The next day, both Josh and Knox woke up itching…. they had chiggers.  The only thing Caroline got at White Rock Lake was a ring!

 

The story of “Josh and Caroline” or “Caroline and Josh” is a story to remember. It is the love story of 2017.  Doesn’t that tug at your heartstrings?

 

All My Best!

Don

 

 

FAREWELL MY FRIEND

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Thursday evening I fixed dinner for a friend who is moving far away. Actually he is more of a friend of my daughter and son-in-law than he is a friend to me, but he recently replaced an exterior door and doorframe on our home. He mentioned at the time that he was soon going to embark on a journey to find work elsewhere. He sensed it was time to move on.

 

At any rate, I promised we’d have him over for dinner before he left. As I calculated my time left at my place of employment, I realized the end is near. Truthfully, the thought isn’t all filled with the thought that “I can hardly wait”. While I look very forward to the next chapter in my life, I find myself at some level wishing the previous chapter was not quite finished.

 

Do you ever get caught up in a book and wish there were more pages to read as you get near the end? I guess it is true of all of us. When I texted the young man to invite him to dinner, I didn’t know the General was going to be out-of-town. She left on Thursday afternoon to take her mother back to Odessa and is staying until after her mother’s doctor appointment next week. Consequently, I was the short order chef. Trust me, when I fix dinner it is a simple meal. At the same time, I wanted it to taste good. Why not go with the tried and true?

 

On Wednesday evening I texted my daughter and son-in-law and said, “I’m going to grill a steak tomorrow night. Would you like for me to throw one on for you as well?”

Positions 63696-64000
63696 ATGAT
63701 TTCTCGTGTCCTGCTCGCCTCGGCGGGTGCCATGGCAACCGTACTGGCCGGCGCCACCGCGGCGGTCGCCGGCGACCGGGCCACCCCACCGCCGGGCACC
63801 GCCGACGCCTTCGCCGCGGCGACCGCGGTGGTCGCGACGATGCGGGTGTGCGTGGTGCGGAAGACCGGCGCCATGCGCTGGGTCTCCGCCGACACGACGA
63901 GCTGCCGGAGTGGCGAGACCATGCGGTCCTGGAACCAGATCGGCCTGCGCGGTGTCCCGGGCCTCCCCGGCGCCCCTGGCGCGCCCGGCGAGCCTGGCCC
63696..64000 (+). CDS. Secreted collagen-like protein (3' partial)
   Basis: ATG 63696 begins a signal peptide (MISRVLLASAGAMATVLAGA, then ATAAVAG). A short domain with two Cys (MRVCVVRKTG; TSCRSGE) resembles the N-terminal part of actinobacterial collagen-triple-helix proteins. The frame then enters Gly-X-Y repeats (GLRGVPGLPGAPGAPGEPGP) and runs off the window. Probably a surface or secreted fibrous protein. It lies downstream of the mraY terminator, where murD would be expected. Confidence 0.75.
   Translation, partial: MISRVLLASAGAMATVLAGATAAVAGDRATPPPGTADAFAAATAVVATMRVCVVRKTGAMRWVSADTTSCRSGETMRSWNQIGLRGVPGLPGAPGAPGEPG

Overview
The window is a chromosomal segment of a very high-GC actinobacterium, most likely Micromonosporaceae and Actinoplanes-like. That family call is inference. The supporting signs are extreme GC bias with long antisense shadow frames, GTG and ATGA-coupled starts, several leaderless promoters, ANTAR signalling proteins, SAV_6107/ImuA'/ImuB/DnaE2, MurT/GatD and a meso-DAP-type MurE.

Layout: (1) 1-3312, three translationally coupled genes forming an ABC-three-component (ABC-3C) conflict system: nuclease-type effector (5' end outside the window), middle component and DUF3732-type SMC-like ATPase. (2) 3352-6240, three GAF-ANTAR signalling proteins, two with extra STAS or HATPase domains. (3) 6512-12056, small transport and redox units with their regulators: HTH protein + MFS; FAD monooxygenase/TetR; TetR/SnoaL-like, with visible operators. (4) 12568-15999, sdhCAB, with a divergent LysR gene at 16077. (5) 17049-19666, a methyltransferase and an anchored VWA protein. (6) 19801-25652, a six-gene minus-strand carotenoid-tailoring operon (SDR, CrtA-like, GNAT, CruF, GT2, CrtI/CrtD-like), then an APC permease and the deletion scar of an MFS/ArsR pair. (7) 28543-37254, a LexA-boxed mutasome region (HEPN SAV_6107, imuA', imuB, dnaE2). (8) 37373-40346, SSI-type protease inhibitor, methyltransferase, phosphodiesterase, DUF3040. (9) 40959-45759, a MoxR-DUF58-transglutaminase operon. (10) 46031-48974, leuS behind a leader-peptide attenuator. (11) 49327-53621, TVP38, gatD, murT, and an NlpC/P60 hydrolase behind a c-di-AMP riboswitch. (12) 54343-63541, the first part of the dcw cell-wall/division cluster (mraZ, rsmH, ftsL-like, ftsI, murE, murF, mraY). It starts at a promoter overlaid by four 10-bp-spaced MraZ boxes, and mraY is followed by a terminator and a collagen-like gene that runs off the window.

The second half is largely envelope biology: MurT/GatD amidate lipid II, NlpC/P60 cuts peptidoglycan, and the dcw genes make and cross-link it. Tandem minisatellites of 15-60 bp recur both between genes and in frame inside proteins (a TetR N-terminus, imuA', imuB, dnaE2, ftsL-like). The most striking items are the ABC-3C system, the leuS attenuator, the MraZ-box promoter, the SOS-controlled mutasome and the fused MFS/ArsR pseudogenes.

Andrea responded by asking if the eight paws were invited as well? Of course, I knew without giving it a second thought that the invitation to them would include their two dogs. If I wanted them to come, the dogs would have to be welcome.

 

In my effort to keep it simple, I decided to do everything outside on the grill. I even unpacked the new grate I had ordered for my Portable Kitchen Grill. I don’t know how many times I’ve replaced the grate, but it has been many times. I’ve had the cast aluminum grill since 1974. It has taken me a while, but I’ve learned to cook on it. I’ve been asked many times why I didn’t a get a gas grill instead of going old school and using charcoal. The people asking the question don’t get it. The charcoal grill gets a lot hotter and I’ve got the formula down to a fine art.

 

I didn’t tell Andrea and Kevin that their friend would be here for dinner as well. When I issued the invitation to include them, I didn’t want them to feel obligated. Consequently, they accepted the invitation for dinner without knowing they were going to visit with more than just me.

 

Andrea seemed a little concerned after I put the steaks on the grill. I also mentioned corn on the cob and grilled asparagus. She said, “The corn is going to take a lot longer than the steak”. Of course, I knew she was in error. This was not my first rodeo. Like I said, “The secret to cooking is having a really hot grill”.